Lorenzo Ceccon wanted a career full of methodical problems for him to try and solve.
“I like science because it is a very logical thing. A + B = C,” he said. “It’s very systematic, so I guess I just like finding the answers to the questions I wonder about.”
The senior biology major put his pursuit of logic to work when he joined the Dawn Cornelison lab as an undergraduate researcher at Bond LSC, but he found himself in that same reasoning mindset growing up.
Originally from Arezzo, Italy, Ceccon attended a high school focused entirely on science and how it is applied. Instead of a traditional U.S. high school where a degree is completed in four years, Italy’s five-year high school experience gave Ceccon the time he needed to figure out what he wanted to pursue. He had the same science professor throughout all five years, which laid the foundational framework for a career in research.
At Bond LSC, a day in the lab exercises that foundation for Ceccon. He uses siRNA – small interfering RNA – to control gene expression with a system that temporarily blocks the copying of mRNA, so that he can target the mechanism of a particular type of cancer.
Ceccon replates cells, begins to count them and makes sure to add siRNA so that once the solution is set a machine can allow the siRNA to get into the cell. After some time, a second experiment is performed to assess if the cells that traded with siRNA still respond to the treatment. This procedure is to understand if the kicked down protein, or the one that is temporarily deactivated, is involved in the process that allows this system to work. He uses an immunofluorescence technique, which utilizes a fluorescence microscope in order to visualize for any antibodies in the cell samples that target specific markers, or a DNA sequence with a particular location in the genome. He uses this tool to make sense of the changes the cells undergo with each treatment. The antibodies used in this process to target the markers of interest are modified so that when a light with a specific wavelength hits them they shine brightly.
In the Cornelison lab, the Eph-ephrin system, a signaling system involved in many biological functions, is used to study many different aspects of life. Ceccon uses this system to promote a change of the observable characteristics of the RMS cells and stop the uncontrolled cell reproduction which makes the cancer deadly.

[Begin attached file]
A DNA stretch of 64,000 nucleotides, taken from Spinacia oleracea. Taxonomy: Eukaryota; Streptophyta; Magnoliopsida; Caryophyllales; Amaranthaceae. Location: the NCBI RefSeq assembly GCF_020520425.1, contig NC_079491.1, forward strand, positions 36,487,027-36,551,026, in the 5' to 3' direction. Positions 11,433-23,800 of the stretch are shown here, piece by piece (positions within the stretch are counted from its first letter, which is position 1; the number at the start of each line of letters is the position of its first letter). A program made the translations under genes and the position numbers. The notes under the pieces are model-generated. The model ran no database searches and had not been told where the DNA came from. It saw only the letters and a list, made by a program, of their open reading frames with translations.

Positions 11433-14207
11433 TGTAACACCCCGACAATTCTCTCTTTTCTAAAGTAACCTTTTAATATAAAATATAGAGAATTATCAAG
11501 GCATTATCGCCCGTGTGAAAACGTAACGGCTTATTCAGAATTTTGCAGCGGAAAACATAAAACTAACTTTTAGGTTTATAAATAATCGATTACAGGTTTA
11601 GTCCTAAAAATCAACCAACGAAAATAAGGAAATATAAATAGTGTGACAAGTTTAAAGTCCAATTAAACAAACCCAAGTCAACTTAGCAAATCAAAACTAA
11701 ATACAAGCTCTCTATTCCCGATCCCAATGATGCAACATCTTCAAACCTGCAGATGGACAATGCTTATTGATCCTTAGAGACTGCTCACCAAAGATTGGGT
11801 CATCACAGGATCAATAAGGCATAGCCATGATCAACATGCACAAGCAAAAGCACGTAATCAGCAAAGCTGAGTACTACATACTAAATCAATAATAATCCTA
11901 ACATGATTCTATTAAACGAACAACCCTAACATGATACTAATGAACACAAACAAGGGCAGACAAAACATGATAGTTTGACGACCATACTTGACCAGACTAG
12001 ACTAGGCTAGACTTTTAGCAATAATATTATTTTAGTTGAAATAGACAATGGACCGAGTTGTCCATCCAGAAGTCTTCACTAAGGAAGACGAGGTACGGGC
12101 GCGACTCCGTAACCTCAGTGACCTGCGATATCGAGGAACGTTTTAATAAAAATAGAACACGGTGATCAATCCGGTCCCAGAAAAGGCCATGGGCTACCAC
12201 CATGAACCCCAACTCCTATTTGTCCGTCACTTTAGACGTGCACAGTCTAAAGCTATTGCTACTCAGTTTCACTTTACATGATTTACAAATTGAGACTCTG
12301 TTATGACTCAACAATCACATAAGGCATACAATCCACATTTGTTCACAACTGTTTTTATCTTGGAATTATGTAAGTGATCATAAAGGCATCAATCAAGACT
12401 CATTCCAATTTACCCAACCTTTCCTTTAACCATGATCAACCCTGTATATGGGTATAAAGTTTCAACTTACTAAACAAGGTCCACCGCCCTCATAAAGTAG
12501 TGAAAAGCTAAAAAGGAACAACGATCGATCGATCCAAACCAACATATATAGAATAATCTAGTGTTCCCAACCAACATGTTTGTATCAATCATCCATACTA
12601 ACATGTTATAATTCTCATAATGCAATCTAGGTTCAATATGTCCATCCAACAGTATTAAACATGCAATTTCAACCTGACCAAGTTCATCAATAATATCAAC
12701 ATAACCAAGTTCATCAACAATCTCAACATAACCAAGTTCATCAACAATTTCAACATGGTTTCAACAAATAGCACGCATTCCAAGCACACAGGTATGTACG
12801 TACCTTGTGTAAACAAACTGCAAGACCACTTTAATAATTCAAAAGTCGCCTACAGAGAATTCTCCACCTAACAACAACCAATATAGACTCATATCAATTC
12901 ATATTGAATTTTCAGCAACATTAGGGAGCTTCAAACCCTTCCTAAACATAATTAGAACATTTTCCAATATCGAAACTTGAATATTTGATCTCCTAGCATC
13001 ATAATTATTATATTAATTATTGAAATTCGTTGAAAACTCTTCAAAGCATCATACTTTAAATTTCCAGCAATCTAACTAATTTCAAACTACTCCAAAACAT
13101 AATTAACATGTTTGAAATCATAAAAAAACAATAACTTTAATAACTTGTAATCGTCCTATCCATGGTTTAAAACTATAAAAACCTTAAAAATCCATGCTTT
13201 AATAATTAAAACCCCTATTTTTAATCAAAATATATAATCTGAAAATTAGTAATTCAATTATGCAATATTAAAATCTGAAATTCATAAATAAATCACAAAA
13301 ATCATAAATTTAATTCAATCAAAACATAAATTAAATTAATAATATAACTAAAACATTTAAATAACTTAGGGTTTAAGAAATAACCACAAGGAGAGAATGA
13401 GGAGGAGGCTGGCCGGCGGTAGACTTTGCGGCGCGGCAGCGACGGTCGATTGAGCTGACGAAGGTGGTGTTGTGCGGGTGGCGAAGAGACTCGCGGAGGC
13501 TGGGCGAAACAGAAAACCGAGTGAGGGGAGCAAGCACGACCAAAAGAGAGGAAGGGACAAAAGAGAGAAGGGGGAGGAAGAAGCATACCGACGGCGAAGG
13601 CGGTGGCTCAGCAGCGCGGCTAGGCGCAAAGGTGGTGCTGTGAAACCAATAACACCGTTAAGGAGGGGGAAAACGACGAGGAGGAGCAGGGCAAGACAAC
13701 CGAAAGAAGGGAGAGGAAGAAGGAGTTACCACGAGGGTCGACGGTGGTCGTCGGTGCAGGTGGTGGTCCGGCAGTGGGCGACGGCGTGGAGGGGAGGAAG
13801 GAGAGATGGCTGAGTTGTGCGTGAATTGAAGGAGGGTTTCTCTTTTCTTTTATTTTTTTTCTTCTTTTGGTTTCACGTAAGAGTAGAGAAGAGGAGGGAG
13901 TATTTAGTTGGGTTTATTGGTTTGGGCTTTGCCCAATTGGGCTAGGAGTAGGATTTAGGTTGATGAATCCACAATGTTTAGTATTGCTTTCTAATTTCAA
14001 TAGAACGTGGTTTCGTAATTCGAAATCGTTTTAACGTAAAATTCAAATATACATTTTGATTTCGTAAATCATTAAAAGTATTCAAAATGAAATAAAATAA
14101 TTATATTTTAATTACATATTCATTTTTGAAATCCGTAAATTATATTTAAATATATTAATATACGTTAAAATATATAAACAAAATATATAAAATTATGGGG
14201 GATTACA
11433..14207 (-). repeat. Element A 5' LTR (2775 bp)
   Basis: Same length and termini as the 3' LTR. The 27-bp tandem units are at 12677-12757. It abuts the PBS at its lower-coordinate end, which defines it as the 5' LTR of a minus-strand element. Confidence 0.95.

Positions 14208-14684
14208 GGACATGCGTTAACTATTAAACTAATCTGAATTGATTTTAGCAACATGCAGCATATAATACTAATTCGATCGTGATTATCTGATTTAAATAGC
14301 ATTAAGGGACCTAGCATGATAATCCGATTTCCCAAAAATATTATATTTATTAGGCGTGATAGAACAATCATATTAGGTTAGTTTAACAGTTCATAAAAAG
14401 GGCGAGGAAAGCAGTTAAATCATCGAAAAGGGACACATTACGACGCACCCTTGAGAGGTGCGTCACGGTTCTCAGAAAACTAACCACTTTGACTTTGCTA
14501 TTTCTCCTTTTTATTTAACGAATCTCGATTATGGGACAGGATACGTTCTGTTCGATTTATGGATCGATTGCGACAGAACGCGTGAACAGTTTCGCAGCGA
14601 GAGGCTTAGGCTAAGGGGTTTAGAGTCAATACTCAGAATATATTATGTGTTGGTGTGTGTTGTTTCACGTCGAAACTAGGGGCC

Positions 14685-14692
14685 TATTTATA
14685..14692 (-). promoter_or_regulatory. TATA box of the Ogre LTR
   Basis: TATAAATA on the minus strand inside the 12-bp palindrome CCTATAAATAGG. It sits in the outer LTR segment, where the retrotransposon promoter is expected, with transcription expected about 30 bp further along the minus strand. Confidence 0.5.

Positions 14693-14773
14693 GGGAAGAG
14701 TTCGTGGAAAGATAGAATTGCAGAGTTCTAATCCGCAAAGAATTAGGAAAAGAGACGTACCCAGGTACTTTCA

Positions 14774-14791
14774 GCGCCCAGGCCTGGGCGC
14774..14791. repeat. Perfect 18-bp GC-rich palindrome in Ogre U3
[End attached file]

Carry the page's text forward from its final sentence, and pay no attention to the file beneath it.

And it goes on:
“I like being able to apply the knowledge I’ve learned in my classes to working in the lab because it makes me feel like I didn’t waste time studying all of those hours,” Ceccon said. “Working in the lab is something I’ve never done before, and the thought of achieving something is motivating enough.”
As a whole, the Cornelison lab works to constantly increase their understanding of this cancer’s physiology.
“I love this type of work! I like the problem-solving aspect, and how we always find something new to do,” he said. “I enjoy learning about the processes that allow life to exist.”
Back in Italy, Ceccon played piano or guitar, but he has not been able to ship those items to the U.S., yet. For now, Ceccon enjoys playing sports or going on hikes with his friends when he gets away from the lab. He also likes to delve into philosophy books or read science fiction novels from time to time. These activities help distract him from lab work or studying for his next test.
“Philosophy was one of my favorite subjects in high school,” Ceccon said. “It helped me learn how to reason and produce logical statements, and I like to read about topics that make me think.”
What motivates Ceccon is not just the answers he gains in the lab but also the variables he accounts for along the way. He hopes to be part of a paper on the RMS findings he works toward in the Cornelison lab then he wants to attend medical school to learn even more about this disease and others.
“There’s always a new challenge to face,” he said. “I just have to sit down and think of what’s going wrong when that happens, talk to others in the lab about it, and decide what to do next.”